FILE – In this Tuesday, Aug. 8, 2017, file photo, Provo Mayor John Curtis speaks during town hall meeting, in Lehi, Utah. Utah voters are set to choose a replacement for U.S. Rep. Jason Chaffetz during a special election Tuesday made necessary after the Republican’s surprise resignation earlier this year. Curtis, the Republican mayor of the Mormon stronghold of Provo, is expected to sail to victory in a congressional district where Republicans outnumber Democrats 5-to-1. (AP Photo/Rick Bowmer, File)
With the first batch of votes counted after the polls closed Tuesday night, Provo Mayor John Curtis, the Republican contender, has taken a commanding lead in the race to fill Utah’s vacant congressional seat.
He holds a roughly 34 percentage point lead over his nearest competitor, Democrat Kathie Allen, in the earliest count with Curtis collecting nearly 60 percent. The new United Utah Party’s Jim Bennett came in third at 9 percent.
Even in Salt Lake County, where Democrats are expected to do their best, Curtis slightly edged out Allen. And he’s so far picked up more than five times the votes in Utah County, which includes about 60 percent of the registered Republicans in the 3rd Congressional District.
DISTRICT 3 SPECIAL ELECTION RESULTSJoe Buchman, Libertarian • 2.20% popular vote • 2064 votesJason Christensen, Independent American • 1.49% popular vote • 1394 votesJim Bennett, United Utah • 9.05% popular vote • 8,482 votesJohn Curtis, Republican • 59.06% popular vote • 55,330 votesSean Whalen, unaffiliated • 2.59% popular vote • 2,424 votesKathie Allen, Democratic • 25.60% popular vote • 23,986 votes
The winner will serve the final year of former Rep. Jason Chaffetz’s term after the congressman surprisingly stepped down on June 30 and has since joined Fox News as a contributor. His early departure turned what would have been a municipal election only into a complicated congressional special election — the first in Utah in 90 years.
The race has been largely consumed by discussion of President Donald Trump, who has overwhelmed all political topics for the past year including dominating every debate for the open 3rd District seat.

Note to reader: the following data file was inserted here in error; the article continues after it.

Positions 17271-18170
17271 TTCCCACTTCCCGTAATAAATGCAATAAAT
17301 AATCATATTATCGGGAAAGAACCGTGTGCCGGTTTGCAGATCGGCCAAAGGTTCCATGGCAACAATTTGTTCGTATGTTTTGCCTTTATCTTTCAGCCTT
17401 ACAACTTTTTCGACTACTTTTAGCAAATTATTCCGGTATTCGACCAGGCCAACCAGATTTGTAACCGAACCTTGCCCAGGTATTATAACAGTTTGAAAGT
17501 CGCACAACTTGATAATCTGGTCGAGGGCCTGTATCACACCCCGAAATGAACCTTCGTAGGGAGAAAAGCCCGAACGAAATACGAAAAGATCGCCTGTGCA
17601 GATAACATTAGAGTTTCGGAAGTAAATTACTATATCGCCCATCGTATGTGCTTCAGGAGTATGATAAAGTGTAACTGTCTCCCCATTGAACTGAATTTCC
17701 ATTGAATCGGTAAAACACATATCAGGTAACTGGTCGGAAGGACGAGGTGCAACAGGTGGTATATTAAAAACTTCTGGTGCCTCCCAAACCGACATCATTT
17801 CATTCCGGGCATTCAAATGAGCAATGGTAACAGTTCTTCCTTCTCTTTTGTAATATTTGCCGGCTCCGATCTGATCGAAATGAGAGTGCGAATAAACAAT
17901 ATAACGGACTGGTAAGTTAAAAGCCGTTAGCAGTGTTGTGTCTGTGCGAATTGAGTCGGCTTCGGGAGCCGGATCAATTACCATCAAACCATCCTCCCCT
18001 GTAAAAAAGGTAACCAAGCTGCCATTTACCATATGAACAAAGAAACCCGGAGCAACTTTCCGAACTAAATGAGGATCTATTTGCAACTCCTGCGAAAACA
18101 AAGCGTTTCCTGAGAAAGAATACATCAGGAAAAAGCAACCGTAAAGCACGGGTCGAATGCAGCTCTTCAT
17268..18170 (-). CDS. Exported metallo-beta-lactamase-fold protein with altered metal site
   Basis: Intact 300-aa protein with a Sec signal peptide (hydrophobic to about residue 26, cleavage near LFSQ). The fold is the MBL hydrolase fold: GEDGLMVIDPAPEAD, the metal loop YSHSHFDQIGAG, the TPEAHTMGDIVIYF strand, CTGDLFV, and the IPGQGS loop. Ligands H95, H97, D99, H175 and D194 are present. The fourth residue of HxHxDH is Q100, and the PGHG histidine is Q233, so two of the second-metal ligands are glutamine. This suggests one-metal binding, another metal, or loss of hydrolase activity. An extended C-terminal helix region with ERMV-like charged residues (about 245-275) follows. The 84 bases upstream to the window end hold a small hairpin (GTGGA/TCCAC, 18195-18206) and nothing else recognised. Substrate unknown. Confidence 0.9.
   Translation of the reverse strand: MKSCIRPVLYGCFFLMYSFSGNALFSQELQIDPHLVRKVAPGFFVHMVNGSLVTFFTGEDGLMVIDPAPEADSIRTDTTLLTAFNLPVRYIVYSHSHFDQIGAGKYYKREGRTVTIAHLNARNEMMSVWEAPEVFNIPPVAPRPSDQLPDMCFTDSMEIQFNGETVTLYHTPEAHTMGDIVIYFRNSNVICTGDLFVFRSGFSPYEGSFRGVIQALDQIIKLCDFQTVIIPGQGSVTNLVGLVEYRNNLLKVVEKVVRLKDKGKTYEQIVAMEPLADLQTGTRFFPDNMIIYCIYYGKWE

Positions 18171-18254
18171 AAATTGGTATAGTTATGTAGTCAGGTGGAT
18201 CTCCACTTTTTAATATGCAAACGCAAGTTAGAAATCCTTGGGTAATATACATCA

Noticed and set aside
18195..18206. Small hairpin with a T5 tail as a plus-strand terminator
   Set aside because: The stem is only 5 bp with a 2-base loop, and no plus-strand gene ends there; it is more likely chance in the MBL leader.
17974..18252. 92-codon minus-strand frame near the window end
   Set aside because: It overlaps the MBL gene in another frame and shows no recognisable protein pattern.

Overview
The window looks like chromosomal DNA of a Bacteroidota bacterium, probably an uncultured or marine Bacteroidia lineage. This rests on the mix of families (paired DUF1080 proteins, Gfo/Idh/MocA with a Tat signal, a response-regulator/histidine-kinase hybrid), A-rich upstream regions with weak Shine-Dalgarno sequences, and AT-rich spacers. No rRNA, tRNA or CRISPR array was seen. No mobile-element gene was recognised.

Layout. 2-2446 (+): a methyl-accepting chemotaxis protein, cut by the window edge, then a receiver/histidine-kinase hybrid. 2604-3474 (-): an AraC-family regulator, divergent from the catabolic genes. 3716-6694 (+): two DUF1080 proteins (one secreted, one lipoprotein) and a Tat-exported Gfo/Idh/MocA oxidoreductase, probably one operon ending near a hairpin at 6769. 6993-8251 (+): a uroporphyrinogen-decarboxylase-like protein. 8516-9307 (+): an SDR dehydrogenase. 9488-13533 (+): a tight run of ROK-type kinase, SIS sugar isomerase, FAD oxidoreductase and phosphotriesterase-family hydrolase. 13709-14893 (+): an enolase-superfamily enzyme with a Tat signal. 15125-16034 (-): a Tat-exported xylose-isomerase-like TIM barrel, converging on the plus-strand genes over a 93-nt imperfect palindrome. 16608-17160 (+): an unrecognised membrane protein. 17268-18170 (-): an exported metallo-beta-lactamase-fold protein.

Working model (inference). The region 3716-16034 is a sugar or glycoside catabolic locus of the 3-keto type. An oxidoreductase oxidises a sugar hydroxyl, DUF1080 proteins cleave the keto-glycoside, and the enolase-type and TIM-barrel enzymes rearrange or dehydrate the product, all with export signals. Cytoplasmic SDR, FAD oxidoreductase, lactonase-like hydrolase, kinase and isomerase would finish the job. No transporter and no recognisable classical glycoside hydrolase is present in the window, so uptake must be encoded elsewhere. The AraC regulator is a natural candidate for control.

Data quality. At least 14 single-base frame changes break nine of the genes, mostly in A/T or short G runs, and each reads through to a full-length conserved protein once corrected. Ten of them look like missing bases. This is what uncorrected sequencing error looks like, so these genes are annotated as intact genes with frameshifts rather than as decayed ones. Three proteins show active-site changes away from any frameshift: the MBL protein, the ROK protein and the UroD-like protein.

Although he wrote in a “good friend’s name” instead of voting for Trump last year, Curtis wants the president to be successful and intends to work with the administration when he agrees with it. The mayor has maintained that he supports the Trump agenda on economics, taxes and defense while he ignores the president’s “distractions.”
Now well-positioned to be the Utah’s newest congressman, Curtis ran a shooting range business in Provo before serving two terms as mayor of the state’s third largest city and one of the most conservative in the nation.
After winning a gritty three-way Republican primary in August where he was criticized for not being conservative enough (and for once being a Democrat some 20 years ago), Curtis faced pushback during the general election for using the president’s slogans, such as “drain the swamp,” in campaign advertising and removing a post on Facebook exhorting Congress to “build the wall” between the United States and Mexico.
Mary Swenson, of Cottonwood Heights, did not vote for Trump last year but cast her ballot for Curtis on Tuesday calling him the “more middle of the road” choice.
Both Allen and Bennett have built their campaigns on standing against Trump, distancing themselves from most of his policies and rhetoric. “The best way to defeat the Trump agenda,” read, in part, a mailer sent out by Allen, “is to vote for a commonsense Democrat.”
Allen, a longtime physician and first-time candidate, has run an astonishingly well-funded campaign, raking in more than $800,000 in the strongly GOP-tilted district. She jumped into the race after Chaffetz’s rowdy town hall in February.
Sue Villani, a Cottonwood Heights resident the same as Allen, voted for the doctor while suggesting “this is a god-awful place for progressives.” Ahren Exeter also cast her ballot for Allen, saying Trump played a big part in the decision.
Bennett, son of the late three-term Sen. Bob Bennett, was a Republican but left when Trump was nominated in the 2016 presidential race. He’s billed himself as an “honest broker” between the two major parties.
The 3rd Congressional District, where registered Republican voters outnumber Democrats nearly six to one, stretches from central Salt Lake County to the southernmost border of San Juan County. Utah County makes up the biggest share of its population. Just two of the seven counties it encompasses, Emery and Carbon, have opted for traditional polling instead of mail-in ballots.